The tea party movement started just over a year ago — disorganized, homegrown protests spurred on by out-of-control federal spending and a common feeling that elected officials in Washington were more interested in gaining power than in acting on their constituents’ best interests.
The first scattering of small protests grew into a national movement that had an impact on special elections in New York and Massachusetts. Conservative Doug Hoffman unseated Republican Dede Scozzafava with tea party support, before losing the NY-23 congressional seat to Democrat Bill Owens 48% to 46%. Scott Brown, the new Republican senator from Massachusetts, also gained significant support from grassroots tea party groups, including ad buys in the closing weeks of the campaign.
Suddenly, the same Democratic politicians and pundits who dismissively referred to those involved in the populist revolt with a sexual pejorative found that it was a force to be reckoned with — and, if possible, to be undermined and marginalized.
There is perhaps no clearer example of an attempt to co-opt and undermine the tea party movement than the false flag operation that appears to be taking place in Nevada for the benefit of Senate Majority Leader Harry Reid.
Unpopular nationally for being thin-skinned and surly, Reid is foundering in his home state of Nevada, where he faces reelection in November. Reid has consistently trailed Republican challengers in his reelection bid; he trails all four in recent polls. Without a major shift, Reid’s political career would seem to be on the cusp of drawing to an ignoble end.
And then in walked Scott Ashjian.
You can be forgiven if you don’t know who Scott Ashjian is, or where he came from, or if he’s even a serious candidate. Even local journalists haven’t had much luck figuring that out. All we know for certain is that Ashjian seems poised to jump into the 2010 Nevada Senate race as a third-party candidate representing the newly formed Tea Party of Nevada.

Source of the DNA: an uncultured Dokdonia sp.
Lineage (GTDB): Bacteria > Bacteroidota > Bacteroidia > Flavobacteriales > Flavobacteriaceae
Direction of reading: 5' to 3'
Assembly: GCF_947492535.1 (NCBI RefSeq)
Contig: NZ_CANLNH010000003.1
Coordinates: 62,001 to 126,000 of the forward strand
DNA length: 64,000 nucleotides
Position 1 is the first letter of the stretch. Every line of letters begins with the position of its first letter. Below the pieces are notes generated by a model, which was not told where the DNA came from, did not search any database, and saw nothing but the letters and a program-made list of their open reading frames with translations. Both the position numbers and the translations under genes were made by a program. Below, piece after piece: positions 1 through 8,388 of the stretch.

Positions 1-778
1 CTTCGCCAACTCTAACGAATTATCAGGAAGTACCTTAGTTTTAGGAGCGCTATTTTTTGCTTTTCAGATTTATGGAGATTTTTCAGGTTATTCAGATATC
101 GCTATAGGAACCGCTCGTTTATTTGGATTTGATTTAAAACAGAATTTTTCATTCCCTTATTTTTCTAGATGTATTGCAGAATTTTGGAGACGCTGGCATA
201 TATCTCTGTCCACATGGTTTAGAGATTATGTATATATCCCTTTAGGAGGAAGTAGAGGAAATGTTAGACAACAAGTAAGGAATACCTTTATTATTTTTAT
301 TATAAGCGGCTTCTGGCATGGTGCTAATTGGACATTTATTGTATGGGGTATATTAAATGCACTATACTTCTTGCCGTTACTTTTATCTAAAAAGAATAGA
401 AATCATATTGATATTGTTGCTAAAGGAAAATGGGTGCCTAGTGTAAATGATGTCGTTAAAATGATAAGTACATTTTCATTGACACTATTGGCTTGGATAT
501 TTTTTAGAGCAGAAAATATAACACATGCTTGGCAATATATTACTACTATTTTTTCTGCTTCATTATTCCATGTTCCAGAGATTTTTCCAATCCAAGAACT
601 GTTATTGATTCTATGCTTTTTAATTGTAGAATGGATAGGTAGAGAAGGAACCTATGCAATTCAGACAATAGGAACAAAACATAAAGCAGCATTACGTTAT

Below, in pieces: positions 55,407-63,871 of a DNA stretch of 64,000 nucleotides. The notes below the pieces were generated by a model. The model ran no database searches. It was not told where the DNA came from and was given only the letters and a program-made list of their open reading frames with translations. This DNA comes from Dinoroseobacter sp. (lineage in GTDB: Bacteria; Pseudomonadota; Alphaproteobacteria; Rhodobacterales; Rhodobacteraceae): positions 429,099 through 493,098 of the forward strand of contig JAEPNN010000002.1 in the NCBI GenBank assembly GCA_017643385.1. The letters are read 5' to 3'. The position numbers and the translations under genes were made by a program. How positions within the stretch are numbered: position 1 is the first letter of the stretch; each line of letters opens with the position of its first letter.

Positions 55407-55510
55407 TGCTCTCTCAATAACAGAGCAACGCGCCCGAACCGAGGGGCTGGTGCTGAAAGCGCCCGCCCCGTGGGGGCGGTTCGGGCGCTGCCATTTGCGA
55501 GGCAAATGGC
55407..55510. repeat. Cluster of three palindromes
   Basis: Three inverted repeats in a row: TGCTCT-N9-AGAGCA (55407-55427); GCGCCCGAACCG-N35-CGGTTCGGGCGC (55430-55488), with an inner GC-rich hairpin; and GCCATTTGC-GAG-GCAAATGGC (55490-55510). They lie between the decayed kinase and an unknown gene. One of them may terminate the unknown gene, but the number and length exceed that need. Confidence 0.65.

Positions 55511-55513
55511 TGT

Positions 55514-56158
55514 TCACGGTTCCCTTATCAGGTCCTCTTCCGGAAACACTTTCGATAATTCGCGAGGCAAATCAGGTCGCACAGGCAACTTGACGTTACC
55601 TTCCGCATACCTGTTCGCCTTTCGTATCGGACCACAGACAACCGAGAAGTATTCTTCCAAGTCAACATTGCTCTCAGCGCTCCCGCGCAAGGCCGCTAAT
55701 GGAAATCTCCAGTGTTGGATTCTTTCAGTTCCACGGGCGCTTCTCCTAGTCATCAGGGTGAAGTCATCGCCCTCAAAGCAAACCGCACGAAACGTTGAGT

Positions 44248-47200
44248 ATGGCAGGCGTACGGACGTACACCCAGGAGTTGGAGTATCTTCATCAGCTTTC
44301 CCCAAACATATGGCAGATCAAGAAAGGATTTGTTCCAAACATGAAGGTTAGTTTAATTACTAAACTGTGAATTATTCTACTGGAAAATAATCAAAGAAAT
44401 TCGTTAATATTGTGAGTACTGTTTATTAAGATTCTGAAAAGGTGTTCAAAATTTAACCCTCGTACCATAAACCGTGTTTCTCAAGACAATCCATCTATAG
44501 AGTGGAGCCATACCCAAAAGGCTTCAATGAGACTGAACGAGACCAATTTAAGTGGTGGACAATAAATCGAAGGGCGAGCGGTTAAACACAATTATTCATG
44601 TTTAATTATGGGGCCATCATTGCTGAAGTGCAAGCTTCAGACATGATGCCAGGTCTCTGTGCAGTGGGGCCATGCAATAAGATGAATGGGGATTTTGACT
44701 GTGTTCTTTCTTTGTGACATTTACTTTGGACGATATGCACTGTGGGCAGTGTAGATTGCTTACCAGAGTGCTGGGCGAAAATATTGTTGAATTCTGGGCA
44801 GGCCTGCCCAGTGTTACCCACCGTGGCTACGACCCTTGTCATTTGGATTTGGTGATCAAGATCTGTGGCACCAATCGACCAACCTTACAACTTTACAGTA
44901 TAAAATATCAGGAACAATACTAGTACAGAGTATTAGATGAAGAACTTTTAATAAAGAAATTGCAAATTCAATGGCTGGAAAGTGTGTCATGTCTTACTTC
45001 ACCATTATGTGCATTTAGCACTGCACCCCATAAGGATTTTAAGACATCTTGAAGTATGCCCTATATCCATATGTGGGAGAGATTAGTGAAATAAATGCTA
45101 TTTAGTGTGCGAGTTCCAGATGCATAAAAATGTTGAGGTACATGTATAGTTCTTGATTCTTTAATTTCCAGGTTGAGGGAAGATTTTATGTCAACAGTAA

The group, established merely weeks ago, is attempting to trade on the name of the grassroots tea party movement. Though while tea party protests arose organically and simultaneously over the past year, the founding officers of the Tea Party of Nevada don’t seem to have been active in any local or regional tea party events. In fact, they don’t have any ties to the movement at all. If anything, they seem to be an odd mix of cranks and conspiracy theorists, fronted by a registered Democrat who once represented a reattached John Wayne Bobbit. And the perspective candidate Ashjian may as well be Nessie for his reclusiveness and unwillingness to give interviews or make public appearances.
The Tea Party of Nevada doesn’t seem to be a serious attempt at a third party, but instead seems intent on siphoning off enough support from Republican candidates leading in the polls to put Reid back in contention. Whether or not the Democrat-led Tea Party of Nevada is successful will likely depend on how well Republicans and real tea party activists do in exposing the group attempting to co-opt the votes of their more casual supporters.